Saying goodbye to Mark Halliday, reading one of his poems

So, the lovely Mark Halliday died. If you knew him and didn’t know that, then I am sorry you found out here. If you didn’t know him, let me tell you he was a wise, smart, dry, funny, gentle, brave, sharp and probing kind of man, a seeker after truth, a husband and father and teacher and poet. He will be sorely missed by people who really, really loved him.

We published a collection of things together three years ago, and a few months back he said he had another collection ready which he wanted me to read, if that was okay. He was a serious writer, a proper poet, with a deep concern for the craft and the potential of words, so it was more than okay, it was a privilege, and I’ve been reading them again since he died. Here’s one that hits home, in the circumstances. (For some reason I can’t get the line breaks to work, so there are asterisks where they should be. Please ignore them.) See you then, matey. I hope it was like you said.


‘New Boy’


A mother’s hand leads me down the new road,

only loosening to push the high gates.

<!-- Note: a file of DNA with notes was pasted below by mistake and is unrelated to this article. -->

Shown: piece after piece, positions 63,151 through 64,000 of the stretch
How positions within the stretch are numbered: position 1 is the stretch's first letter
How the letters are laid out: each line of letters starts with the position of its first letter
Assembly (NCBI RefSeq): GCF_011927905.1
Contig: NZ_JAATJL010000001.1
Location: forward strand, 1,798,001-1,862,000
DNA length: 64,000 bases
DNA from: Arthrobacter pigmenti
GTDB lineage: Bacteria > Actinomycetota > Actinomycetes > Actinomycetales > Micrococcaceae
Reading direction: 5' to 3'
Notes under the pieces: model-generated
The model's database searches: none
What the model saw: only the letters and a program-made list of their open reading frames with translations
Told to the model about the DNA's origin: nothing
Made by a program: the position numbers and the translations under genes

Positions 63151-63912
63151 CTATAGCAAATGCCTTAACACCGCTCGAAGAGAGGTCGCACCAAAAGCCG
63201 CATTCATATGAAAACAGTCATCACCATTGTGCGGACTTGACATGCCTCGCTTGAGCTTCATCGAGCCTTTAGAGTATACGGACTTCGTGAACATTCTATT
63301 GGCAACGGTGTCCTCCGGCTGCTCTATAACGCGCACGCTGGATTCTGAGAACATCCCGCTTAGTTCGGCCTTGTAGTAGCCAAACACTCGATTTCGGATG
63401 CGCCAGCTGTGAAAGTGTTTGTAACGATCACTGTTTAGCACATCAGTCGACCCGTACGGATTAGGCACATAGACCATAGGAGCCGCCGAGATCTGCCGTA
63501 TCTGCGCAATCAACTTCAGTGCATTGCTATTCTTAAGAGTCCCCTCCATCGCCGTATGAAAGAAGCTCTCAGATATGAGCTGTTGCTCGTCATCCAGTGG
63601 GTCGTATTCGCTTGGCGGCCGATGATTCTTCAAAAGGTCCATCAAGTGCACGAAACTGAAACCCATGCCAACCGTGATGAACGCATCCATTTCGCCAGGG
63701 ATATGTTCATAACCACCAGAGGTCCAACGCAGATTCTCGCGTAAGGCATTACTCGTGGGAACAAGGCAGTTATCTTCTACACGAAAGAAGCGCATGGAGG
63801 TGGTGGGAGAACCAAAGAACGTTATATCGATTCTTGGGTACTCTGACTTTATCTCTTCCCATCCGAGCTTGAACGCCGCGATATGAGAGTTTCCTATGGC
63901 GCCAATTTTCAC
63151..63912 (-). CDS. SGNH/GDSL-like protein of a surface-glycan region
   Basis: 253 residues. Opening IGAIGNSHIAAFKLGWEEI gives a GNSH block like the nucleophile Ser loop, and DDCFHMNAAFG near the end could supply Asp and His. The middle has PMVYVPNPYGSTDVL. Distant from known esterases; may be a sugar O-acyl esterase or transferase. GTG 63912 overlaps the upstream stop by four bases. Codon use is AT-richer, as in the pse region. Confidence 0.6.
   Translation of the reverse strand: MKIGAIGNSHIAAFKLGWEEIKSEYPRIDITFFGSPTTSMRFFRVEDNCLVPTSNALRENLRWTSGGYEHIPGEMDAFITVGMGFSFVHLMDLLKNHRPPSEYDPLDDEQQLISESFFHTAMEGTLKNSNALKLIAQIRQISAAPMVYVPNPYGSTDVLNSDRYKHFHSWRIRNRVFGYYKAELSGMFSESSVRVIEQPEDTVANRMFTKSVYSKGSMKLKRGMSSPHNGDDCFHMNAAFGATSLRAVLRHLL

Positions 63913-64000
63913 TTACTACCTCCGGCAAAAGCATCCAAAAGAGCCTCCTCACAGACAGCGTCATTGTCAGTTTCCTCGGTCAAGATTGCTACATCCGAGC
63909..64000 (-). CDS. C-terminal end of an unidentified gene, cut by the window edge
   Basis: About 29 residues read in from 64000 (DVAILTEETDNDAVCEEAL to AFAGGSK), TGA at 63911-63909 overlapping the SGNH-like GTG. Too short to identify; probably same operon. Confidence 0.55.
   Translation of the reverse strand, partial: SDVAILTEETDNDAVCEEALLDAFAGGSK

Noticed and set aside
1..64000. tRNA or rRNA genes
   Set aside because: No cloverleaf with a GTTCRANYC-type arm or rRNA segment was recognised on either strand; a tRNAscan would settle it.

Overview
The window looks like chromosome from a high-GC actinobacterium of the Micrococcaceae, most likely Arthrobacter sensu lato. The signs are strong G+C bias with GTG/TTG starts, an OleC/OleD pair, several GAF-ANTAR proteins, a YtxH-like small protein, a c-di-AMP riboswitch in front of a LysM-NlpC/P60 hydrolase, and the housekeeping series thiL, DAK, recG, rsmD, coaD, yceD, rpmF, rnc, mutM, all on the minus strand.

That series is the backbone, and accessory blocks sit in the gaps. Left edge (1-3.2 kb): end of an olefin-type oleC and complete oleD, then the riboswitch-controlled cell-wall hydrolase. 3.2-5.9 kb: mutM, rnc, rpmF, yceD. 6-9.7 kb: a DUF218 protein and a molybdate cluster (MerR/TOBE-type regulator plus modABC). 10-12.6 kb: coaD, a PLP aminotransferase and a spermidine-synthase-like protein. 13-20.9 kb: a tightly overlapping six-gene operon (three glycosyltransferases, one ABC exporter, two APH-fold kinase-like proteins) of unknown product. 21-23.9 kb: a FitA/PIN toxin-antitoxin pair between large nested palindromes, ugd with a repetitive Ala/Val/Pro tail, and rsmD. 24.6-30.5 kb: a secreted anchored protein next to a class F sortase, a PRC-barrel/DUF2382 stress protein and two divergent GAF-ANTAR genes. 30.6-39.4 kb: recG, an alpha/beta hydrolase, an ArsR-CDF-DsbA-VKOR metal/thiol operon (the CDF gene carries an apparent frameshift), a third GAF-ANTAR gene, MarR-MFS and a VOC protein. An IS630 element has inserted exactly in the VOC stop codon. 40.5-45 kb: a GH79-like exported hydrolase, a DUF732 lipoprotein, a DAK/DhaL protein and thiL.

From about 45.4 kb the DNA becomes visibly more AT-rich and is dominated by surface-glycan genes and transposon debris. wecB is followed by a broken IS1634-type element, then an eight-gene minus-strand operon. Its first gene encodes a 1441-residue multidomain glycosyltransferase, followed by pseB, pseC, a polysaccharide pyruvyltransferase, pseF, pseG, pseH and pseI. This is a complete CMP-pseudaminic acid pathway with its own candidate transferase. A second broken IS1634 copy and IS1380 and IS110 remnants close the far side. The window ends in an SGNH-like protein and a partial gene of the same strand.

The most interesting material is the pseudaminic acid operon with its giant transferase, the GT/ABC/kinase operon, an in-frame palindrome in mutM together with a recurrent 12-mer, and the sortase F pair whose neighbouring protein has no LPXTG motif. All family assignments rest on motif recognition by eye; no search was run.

Iron clatters behind us and her heels

begin the countdown on playground tarmac,

their steady rhythm accompanying

my lyric of nervous questions.

She tells me again, I will like this new place.


The teacher has heard the gate;

she meets me at the door.

Holding my gaze as mum leaves,

she guides me through laughing children

to the coat peg labelled with my name.

She waits as I choose the jigsaw,

slipping away when the first two pieces match.


When You hear the gate,

my slow, solitary step,

will You meet me at the door?


Copyright Mark Halliday 2010, from the collection ‘Eyes Shut On a Fast Train’ (available for now through Lulu)

Published by Cole Moreton

Award-winning interviewer, writer and broadcaster.

One thought on “Saying goodbye to Mark Halliday, reading one of his poems

  1. Great poem from an insightful man. Mark was so observant and truly perceptive.
    As a fellow Head teacher who worked with Mark I believe this poem captures the moment of a first day at school for a small child. We miss him but his work lives on!

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